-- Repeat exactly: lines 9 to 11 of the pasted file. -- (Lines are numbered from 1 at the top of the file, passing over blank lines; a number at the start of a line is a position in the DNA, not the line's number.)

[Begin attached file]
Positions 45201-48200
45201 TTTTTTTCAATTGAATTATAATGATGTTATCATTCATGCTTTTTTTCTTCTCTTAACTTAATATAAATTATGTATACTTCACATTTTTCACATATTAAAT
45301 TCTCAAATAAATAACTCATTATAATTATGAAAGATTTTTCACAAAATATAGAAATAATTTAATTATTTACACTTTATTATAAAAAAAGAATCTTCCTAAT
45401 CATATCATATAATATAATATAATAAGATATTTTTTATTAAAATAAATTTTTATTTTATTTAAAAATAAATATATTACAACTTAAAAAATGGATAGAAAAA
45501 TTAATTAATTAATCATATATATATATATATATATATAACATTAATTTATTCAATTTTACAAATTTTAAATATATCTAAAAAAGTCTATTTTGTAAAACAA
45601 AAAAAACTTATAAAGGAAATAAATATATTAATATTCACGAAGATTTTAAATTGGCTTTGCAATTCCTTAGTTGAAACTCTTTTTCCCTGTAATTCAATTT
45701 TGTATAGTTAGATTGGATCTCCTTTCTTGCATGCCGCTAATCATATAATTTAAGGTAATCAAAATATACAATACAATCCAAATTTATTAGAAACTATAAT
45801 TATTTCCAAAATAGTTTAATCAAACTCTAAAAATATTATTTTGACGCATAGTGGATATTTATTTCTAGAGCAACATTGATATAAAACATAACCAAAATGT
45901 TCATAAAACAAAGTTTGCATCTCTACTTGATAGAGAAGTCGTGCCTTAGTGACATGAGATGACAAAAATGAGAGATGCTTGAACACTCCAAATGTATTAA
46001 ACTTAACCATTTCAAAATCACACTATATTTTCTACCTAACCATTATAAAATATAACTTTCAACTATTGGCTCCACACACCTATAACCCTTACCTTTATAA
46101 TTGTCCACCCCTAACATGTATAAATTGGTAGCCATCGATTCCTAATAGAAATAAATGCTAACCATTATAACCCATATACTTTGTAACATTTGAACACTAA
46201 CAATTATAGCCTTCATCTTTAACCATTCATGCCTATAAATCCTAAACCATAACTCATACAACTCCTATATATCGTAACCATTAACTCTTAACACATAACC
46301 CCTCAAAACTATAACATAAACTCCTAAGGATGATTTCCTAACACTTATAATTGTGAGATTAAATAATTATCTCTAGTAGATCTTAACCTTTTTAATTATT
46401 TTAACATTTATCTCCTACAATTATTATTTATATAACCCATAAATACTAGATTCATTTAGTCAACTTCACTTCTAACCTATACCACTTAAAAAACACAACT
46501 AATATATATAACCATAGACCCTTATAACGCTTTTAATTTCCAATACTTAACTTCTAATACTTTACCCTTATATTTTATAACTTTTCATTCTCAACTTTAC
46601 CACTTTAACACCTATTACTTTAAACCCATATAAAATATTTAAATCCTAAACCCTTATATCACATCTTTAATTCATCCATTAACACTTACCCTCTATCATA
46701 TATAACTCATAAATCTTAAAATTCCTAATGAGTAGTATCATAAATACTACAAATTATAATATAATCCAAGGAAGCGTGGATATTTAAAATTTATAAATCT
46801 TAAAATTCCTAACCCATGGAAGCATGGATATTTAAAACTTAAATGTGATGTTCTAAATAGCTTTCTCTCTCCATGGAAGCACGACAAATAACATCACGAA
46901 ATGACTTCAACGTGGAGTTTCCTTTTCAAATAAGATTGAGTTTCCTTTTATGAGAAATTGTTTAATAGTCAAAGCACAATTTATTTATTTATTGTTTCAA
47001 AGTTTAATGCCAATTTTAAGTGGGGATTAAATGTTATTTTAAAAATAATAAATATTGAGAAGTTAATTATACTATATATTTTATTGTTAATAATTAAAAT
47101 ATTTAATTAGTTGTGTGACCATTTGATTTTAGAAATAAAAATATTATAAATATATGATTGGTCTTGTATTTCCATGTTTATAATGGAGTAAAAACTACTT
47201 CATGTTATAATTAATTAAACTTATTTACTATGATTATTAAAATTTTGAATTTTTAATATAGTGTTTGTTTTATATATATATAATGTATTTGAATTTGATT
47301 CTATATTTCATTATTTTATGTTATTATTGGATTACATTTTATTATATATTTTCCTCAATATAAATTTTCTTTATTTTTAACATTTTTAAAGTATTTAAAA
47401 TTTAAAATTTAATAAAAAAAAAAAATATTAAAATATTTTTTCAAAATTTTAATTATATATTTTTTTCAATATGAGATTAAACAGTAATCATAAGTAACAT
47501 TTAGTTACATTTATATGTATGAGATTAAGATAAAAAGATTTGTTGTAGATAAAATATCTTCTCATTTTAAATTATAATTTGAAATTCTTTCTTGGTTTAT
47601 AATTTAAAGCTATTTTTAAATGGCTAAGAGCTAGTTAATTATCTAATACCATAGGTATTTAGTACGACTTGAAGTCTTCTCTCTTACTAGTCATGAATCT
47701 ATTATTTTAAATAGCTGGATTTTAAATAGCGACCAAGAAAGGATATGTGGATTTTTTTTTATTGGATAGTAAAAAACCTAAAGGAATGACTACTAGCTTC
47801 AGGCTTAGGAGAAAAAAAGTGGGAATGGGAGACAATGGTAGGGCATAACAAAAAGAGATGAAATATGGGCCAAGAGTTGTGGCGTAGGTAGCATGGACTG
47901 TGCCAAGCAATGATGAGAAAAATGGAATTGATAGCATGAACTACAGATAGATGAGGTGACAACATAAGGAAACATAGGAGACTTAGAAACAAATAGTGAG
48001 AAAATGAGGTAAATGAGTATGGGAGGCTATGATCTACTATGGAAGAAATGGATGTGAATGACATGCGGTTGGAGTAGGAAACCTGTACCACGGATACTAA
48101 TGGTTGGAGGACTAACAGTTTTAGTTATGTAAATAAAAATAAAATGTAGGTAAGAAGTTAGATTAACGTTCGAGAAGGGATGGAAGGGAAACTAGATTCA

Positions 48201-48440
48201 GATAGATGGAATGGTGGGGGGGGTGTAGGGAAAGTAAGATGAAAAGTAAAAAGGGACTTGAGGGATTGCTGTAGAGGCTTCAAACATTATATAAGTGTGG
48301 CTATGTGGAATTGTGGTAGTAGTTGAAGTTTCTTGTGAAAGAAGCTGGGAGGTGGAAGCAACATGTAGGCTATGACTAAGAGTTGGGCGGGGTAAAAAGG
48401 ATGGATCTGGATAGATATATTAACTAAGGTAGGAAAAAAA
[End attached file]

45901 TCATAAAACAAAGTTTGCATCTCTACTTGATAGAGAAGTCGTGCCTTAGTGACATGAGATGACAAAAATGAGAGATGCTTGAACACTCCAAATGTATTAA
46001 ACTTAACCATTTCAAAATCACACTATATTTTCTACCTAACCATTATAAAATATAACTTTCAACTATTGGCTCCACACACCTATAACCCTTACCTTTATAA
46101 TTGTCCACCCCTAACATGTATAAATTGGTAGCCATCGATTCCTAATAGAAATAAATGCTAACCATTATAACCCATATACTTTGTAACATTTGAACACTAA